Posts Tagged ‘hash’

Howto implement MySQL’s OLD_PASSWORD() in Java

July 23rd, 2010 makii Comments off

Like most Software Engineers I don’t have the luxury to start with an greenfield strategy. Most times we know a good and viable solution to a problem, but cannot implement it due to restrictions which come with legacy systems and stuff out of our control.

Recently I had to migrate Newsletter subscribers to a newly created subscription system which uses an Oracle Database (I would have preferred PostgreSQL) rather than a MySQL, as the old system does.

Programmers are lazy, and as expected the developers of the old system used the OLD_PASSWORD(str) function from the database available to hash the password entered by the user. This is a very convenient way to protect the users’ login credentials, but rather bad when migrating to another system which has different or none implementations of this functionality. So what do we do? The options are:

  • Send every user a new password. Bad, we don’t want to harass them with our technical issues.
  • Force them to set a new password when they log in the next time. See above
  • Try to find a solution to validate the password against the old password hash.

As MySQL is widely used and a lot of data migration happens to and from, someone must have been run in this issue already, and most likely there is a solution to this problem in the net. And there is. I found a reimplementation of the OLD_PASSWORD() function in C# at (attention, german) and together with my coworker Maurice we ported it to Java, resulting in this piece of code:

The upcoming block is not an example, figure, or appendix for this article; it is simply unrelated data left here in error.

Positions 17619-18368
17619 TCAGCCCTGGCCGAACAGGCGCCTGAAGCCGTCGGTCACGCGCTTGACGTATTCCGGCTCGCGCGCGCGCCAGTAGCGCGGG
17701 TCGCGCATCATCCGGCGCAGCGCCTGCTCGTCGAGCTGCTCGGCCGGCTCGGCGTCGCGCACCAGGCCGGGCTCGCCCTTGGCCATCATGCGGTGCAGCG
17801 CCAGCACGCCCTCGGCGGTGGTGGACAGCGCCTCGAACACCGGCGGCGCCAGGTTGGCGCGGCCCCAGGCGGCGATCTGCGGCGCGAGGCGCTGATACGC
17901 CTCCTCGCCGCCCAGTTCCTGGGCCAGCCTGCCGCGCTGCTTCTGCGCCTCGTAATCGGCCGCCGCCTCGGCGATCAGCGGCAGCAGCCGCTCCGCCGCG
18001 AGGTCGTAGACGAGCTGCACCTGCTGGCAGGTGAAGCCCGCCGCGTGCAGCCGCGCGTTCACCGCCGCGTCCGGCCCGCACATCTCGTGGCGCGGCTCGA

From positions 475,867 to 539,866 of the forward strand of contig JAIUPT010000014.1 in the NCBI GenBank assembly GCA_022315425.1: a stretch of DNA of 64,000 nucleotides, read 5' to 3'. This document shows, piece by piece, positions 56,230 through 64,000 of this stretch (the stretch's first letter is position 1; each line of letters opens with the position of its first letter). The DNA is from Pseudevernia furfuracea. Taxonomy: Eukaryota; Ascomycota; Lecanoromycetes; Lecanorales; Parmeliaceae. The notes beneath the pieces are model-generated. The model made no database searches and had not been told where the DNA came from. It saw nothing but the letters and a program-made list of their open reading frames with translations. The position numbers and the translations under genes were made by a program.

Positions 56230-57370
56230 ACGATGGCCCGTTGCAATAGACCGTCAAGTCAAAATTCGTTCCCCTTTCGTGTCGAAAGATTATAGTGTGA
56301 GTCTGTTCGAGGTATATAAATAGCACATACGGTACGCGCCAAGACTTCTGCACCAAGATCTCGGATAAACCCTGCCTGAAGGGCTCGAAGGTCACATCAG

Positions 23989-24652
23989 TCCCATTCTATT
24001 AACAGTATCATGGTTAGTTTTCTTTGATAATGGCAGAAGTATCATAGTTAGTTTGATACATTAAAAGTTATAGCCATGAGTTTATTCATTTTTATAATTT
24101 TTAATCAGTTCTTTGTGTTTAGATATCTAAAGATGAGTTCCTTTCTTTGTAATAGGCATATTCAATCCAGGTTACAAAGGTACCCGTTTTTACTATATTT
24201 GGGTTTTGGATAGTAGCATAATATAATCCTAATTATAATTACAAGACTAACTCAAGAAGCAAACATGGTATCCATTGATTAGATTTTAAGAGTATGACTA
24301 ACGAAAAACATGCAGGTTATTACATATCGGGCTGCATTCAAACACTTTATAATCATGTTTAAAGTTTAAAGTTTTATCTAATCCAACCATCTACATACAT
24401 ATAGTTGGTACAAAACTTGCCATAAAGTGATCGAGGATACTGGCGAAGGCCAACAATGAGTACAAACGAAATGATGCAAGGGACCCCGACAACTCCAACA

public static String mysqlOldPassword(byte[] password) {
        int[] result = new int[2];
        int nr = 1345345333;
        int add = 7;
        int nr2 = 0x12345671;
        int tmp;

        int i;
        for (i = 0; i < password.length; i++) {
            if (password[i] == ' ' || password[i] == '\t')

            tmp = (int) password[i];
            nr ^= (((nr & 63) + add) * tmp) + (nr << 8);
            nr2 += (nr2 << 8) ^ nr;
            add += tmp;

        result[0] = nr & ((1 << 31) - 1);
        int val = ((1 << 31) - 1);
        result[1] = nr2 & val;
        String hash = String.format("%08x%08x",result[0],result[1]);
        return hash.toLowerCase();

I give no guarantee this will work in all cases. My IDE complains all over the place about possible integer overflows. The usage of Integer.toHexString()did not work either, as the resulting String is not padded up with zeroes.

Finally, some Unit Tests for the interested user:

    public void testOldPassword() throws Exception {
        final String expected = "0414ac6137ee1adc";
        byte[] bytes = "fooo".getBytes("UTF8");
        String foo = mysqlOldPassword(bytes);
        assertEquals(expected, foo);

    public void testOldPassword2() throws Exception {
        final String expected = "3fa0dce62ba931b5";
        byte[] bytes = "hastewas".getBytes("UTF8");
        String foo = mysqlOldPassword(bytes);
        assertEquals(expected, foo);

Have fun with it!

Categories: Java, Technology, Web Tags: , , , ,